In January, I wrote an article about the state budget shortfall.  In December the State Board of Equalization declared the state would have $900 million less for appropriations to state agencies than it had when we wrote and passed the budget last year.  I said by the time the board made its final certification in mid-February, it was likely that shortfall would be much larger—as much as $1.3 billion. Thompson Roger 1
On Thursday, the state’s secretary of finance announced that the shortfall would indeed be $1.3 billion. According to the secretary’s press release, between the board’s initial FY 2017 estimate Dec. 21 and Wednesday, oil prices fell 21 percent from $34.74 per barrel to $27.45 per barrel, Oklahoma lost at least 500 more energy sector jobs and major energy firms announced plans for further employment reductions in the coming months. Since June 2014, Oklahoma has lost at least 12,500 energy sector jobs as oil prices have fallen 75 percent.
There is no way to make $1.3 billion in cuts in the state budget without impacting core services, including education, public safety and healthcare programs.  Those are among the agencies that receive 91 percent of all appropriated dollars.  The agencies that fall in categories outside of what are viewed as providing core services don’t receive enough in state dollars to even begin to make a dent in the budget shortfall.
Further, as I’ve stated before, we must address some of the other issues which compounded the budget shortfall’s effect on the budget.  We must reexamine off-the-top allocations for programs, which divert money from state revenues directly to earmarked programs, reducing the amount of money available to appropriate each year.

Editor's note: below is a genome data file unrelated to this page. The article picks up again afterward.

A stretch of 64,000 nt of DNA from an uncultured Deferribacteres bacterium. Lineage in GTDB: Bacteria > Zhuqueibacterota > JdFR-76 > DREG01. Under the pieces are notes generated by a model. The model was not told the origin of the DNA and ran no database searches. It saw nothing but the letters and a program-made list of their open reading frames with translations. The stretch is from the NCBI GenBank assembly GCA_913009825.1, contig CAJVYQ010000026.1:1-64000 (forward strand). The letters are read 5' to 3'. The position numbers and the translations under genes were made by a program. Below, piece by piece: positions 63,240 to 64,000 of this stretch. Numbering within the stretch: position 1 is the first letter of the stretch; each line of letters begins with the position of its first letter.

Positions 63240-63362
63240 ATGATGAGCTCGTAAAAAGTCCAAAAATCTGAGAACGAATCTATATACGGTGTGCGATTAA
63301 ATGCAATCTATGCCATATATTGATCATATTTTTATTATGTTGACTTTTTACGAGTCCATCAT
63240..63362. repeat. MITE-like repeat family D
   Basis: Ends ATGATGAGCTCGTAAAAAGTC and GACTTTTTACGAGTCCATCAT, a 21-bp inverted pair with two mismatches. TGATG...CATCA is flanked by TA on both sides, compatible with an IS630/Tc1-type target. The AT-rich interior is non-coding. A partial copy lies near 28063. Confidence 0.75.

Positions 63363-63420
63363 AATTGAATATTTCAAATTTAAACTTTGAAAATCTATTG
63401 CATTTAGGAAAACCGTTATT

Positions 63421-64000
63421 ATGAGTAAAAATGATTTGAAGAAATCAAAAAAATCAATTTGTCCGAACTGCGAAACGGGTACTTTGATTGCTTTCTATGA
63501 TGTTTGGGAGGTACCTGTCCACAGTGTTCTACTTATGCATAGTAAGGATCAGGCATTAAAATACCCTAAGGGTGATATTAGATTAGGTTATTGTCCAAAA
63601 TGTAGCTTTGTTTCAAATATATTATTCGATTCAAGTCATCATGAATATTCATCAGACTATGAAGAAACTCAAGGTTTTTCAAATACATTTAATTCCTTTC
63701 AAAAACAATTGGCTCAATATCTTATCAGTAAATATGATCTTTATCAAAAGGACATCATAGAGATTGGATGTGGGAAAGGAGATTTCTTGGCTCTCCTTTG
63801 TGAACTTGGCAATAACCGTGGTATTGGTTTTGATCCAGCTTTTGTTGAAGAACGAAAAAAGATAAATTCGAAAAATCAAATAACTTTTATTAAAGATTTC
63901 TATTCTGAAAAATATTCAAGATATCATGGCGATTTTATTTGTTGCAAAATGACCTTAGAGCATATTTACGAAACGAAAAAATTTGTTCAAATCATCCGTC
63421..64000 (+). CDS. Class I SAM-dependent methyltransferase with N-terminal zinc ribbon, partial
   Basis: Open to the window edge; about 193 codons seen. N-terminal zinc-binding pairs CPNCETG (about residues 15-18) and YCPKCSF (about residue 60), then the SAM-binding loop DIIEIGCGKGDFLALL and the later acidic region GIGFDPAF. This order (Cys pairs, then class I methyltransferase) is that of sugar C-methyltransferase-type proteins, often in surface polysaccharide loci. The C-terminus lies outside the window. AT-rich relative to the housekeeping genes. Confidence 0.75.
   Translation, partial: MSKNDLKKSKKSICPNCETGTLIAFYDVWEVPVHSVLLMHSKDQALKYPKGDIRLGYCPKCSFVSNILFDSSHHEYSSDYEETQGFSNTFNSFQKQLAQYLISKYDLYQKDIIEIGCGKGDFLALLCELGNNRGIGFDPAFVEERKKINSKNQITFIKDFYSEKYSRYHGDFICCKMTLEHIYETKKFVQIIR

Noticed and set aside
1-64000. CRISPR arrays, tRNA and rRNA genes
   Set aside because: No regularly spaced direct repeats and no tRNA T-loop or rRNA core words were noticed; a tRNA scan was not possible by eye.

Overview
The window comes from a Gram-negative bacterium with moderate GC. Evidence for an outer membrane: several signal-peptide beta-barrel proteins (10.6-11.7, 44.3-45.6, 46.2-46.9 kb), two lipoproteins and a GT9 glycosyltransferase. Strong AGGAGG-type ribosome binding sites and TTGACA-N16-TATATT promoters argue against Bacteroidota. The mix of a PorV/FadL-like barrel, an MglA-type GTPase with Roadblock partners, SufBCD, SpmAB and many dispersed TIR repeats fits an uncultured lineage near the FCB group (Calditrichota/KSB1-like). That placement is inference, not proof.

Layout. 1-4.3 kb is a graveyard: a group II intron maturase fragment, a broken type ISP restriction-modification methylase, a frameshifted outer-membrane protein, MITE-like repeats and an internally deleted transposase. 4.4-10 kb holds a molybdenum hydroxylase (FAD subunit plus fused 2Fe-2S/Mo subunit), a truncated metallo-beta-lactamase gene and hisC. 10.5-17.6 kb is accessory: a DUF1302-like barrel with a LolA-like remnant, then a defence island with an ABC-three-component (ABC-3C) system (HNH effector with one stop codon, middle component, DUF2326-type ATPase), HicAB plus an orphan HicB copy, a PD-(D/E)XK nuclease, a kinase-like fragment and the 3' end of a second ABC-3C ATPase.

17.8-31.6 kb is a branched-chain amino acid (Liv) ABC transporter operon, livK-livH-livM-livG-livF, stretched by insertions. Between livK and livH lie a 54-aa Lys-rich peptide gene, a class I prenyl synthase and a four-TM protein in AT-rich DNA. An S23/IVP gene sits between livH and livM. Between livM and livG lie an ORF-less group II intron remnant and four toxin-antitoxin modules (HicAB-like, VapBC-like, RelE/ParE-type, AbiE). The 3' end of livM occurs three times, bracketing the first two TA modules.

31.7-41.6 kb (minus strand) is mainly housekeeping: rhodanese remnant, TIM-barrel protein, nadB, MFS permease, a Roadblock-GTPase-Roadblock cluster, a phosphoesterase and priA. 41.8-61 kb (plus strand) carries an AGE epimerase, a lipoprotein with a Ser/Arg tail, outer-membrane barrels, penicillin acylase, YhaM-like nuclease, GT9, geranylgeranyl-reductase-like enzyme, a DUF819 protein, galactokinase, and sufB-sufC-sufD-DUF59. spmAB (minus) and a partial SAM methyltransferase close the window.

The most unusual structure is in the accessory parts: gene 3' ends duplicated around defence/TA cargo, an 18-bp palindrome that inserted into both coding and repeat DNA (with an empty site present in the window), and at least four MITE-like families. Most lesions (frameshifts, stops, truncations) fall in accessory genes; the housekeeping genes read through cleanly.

We also must take a hard look at tax credits and incentives, which combined represent more than $1 billion.    Some of them have been proven to create jobs and boost our economy.  But we don’t have definitive data on the impact of others. The Senate Finance Committee has begun the process of looking at these tax preferences.  Many, many will be examined, and it is really far too early in the process to know which ones may be targeted.  And it is too early to say what the approach will be—whether it is to end some preference all together, reduce the size of most or all of them, or temporarily suspend some or all credits.
Already there has been push back, just as we knew there would be.  The governor called on lawmakers to reexamine these credits and incentives in her State of the State, but this week urged Finance Committee members not to even consider one of them, saying that just the discussion of temporarily suspending an aerospace credit prompted one company’s decision not pursue two projects here.  But that’s a disappointing turn, especially considering nothing is close to being decided upon at this point.  And it is certain that any business or person who currently takes advantage of a tax break will be putting the pressure on the governor and lawmakers not to touch that credit.  The alternative to refusing to reexamine any of these or look at other possibilities, including sales tax exemptions, means we will have no choice but to make more than $1 billion in cuts, and I think that would be devastating for our citizens.
None of the decisions we’re facing will be easy ones.  But unlike the federal government, we can’t spend money we don’t have.  Our constitution requires us to write and pass a balanced budget.  No matter what is ultimately done regarding tax credits or exemptions, there will have to be cuts.  People’s lives are going to be directly impacted by the end result.  My hope is that the Legislature will work together with the governor to do what’s necessary to reduce the size of the cuts and embrace reforms that will keep this from happening again in the future.
I appreciate your input, so please feel free to contact my Capitol office regarding legislative issues or other questions about government.  You can call 405.521.5588 or email This email address is being protected from spambots. You need JavaScript enabled to view it.. Thank you.